how it works
Storage Battery Gas
Storage batteries give off hydrogen while charging or dischargingeven when standing idle. If the hydrogen accumulates in a battery compartment, battery room or a depression in the ceiling. It can explode if ignited by a spark, flame, or an arcing contact. The Internal temperatures can reach 300F (150C) for each percent of hydrogen accumulated in the air. A storage battery cell produces 18.7 cubic inches of hydrogen for each ampere-hour of gas. This produces overcharge or discharge current. As little as 4% hydrogen in air is considered explosive (69 cubic inches of hydrogen in one cubic foot of air).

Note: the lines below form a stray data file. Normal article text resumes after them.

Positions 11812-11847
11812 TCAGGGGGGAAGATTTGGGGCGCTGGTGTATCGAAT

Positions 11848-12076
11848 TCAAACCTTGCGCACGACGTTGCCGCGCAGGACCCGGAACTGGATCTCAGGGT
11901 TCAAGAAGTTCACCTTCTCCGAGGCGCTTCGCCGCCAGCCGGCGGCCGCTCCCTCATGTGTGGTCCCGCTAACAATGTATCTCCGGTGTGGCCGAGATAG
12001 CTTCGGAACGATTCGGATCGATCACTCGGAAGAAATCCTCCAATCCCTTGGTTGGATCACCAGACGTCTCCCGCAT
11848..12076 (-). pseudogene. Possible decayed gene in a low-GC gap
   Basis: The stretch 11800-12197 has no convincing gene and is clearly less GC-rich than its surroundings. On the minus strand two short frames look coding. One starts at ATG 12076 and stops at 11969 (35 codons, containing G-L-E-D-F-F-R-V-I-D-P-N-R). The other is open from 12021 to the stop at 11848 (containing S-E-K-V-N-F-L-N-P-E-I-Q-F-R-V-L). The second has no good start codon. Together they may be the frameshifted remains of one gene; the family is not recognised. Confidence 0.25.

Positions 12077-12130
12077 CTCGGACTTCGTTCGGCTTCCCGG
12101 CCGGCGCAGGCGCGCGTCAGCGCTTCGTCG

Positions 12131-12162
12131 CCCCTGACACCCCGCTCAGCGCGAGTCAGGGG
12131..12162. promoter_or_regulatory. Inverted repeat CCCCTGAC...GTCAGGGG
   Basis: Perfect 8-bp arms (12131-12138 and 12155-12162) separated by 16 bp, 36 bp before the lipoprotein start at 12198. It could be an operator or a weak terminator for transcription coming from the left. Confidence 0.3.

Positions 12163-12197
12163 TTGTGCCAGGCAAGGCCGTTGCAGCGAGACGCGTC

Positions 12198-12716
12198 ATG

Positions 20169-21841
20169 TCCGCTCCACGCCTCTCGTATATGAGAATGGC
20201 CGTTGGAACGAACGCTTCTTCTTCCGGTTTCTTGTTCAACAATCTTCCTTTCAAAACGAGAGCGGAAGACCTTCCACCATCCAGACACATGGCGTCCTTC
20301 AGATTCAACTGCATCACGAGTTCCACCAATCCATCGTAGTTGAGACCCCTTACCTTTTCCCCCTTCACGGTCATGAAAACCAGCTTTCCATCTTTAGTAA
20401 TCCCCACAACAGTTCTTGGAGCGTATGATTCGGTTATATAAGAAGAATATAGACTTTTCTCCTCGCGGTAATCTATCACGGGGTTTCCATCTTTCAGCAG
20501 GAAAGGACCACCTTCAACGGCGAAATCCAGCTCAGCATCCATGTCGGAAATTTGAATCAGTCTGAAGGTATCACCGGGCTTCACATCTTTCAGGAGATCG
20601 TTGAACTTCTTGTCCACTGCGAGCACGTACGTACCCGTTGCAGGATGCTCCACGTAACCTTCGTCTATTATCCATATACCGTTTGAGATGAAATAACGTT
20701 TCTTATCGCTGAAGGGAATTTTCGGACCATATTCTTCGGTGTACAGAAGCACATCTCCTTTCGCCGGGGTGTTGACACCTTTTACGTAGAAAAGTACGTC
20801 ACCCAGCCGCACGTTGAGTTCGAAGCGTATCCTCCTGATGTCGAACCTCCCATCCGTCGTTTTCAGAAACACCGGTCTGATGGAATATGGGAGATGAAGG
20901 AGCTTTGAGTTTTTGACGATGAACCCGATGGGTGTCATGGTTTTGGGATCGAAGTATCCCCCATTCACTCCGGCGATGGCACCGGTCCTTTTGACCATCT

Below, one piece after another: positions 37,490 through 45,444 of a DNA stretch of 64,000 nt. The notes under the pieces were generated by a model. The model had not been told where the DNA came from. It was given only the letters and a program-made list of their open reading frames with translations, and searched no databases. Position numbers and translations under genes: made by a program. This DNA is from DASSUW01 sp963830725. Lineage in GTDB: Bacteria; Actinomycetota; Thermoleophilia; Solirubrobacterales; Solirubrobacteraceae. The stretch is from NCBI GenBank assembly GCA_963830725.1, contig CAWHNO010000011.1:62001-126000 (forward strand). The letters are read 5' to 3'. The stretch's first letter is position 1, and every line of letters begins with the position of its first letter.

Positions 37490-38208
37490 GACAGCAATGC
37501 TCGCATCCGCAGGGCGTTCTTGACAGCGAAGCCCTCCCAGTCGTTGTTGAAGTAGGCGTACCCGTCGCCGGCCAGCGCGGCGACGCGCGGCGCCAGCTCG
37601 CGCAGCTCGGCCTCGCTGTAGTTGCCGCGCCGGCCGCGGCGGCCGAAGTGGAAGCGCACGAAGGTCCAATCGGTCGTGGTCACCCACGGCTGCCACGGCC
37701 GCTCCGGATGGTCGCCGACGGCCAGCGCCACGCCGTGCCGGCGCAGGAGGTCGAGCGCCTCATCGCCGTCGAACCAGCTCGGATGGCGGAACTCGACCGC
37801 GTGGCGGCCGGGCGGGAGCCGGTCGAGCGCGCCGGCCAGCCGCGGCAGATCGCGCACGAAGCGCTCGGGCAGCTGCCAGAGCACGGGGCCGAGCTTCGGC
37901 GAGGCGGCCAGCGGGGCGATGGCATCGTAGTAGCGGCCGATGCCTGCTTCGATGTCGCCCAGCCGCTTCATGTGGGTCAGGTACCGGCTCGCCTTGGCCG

Why use CATYLATORS?
CATYLATOR units, placed high in battery compartments, combine the hydrogen with the available oxygen. This produces heat and steam in small amounts, thus neutralizing the explosive hydrogen. The CATYLATOR is capable of handling up to 6 amperes of constant overcharge current, in a properly operating battery cell. Normal operating life should exceed 10,000 ampere-hours of active use unless poisoned by impurities from the battery. The catalyst used in our CATYLATORS is never consumed.